Two RNA stem-loop structures in the gag gene have been implicated as representing the primary encapsidation (packaging) signal for bovine leukemia virus (BLV), a member of the Deltaretrovirus of the Retroviridae. In this study, we conducted an analysis of these RNA structures, stem loop 1 (SL1) and stem loop 2 (SL2), to determine if both the loop and the stem nucleotide bases are important for RNA encapsidation. We have found that the primary sequence of the unpaired bases located in the loop regions of both SL1 and SL2 are important for efficient RNA encapsidation and virus replication. The primary sequence of the bases that form the stems for both SL1 and SL2 was observed to aid in efficient encapsidation and replication. We also observed that the order of SL1 and SL2 is important for RNA encapsidation and virus replication efficiency. A viral RNA with two copies of either SL1 or SL2 was found to replicate and package RNA as efficiently as a viral RNA with only one copy of SL1 or SL2. This provides evidence that SL1 and SL2 are not functionally equivalent. Sequences from human T cell leukemia virus type 1 (HTLV-1) that are located in the same region of HTLV-1 as the SL1 and SL2 of BLV were used to replace the BLV SL1, SL2, or both in a BLV RNA. These BLV RNAs were still encapsidated and replicated, suggesting that these sequences may function as an encapsidation signal in HTLV-1. The chimeric RNAs did not replicate as well as the parental, indicating that the primary nucleotide sequence along with the secondary and tertiary structure of the RNA plays a role in efficient RNA encapsidation and replication.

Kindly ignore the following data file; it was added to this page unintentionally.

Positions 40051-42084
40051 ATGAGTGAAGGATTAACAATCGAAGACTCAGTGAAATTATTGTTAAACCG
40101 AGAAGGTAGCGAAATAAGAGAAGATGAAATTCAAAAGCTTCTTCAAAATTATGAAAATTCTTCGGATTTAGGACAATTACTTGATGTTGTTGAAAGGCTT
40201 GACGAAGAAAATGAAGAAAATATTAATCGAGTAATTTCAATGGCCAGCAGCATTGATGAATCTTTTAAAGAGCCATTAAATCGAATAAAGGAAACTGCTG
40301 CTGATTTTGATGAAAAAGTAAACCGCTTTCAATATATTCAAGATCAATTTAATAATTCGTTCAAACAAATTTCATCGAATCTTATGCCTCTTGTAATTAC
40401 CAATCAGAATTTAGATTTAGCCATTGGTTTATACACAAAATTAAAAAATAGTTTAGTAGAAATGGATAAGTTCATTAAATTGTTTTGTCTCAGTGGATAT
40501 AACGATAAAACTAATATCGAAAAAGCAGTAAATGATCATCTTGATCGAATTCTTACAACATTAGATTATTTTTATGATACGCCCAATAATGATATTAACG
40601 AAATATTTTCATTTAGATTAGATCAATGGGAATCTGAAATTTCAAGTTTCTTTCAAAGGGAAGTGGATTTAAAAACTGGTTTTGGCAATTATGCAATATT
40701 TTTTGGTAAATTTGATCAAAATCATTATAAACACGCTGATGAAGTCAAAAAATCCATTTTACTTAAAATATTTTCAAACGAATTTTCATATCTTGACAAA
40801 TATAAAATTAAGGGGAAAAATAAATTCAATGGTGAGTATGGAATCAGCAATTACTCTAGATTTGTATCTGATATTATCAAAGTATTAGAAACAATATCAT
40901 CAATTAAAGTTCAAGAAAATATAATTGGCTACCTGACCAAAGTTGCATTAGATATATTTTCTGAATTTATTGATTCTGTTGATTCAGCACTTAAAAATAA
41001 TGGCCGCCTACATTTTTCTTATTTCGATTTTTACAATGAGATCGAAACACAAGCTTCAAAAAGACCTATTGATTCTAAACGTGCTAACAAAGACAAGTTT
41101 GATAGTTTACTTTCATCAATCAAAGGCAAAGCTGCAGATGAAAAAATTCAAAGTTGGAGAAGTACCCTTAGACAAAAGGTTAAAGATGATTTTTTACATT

Bibliographical noteFunding Information:
This research was supported by the American Cancer Society (RPG 0027801).
- Human T-cell leukemia virus
- Human immunodeficiency virus type 1
- RNA encapsidation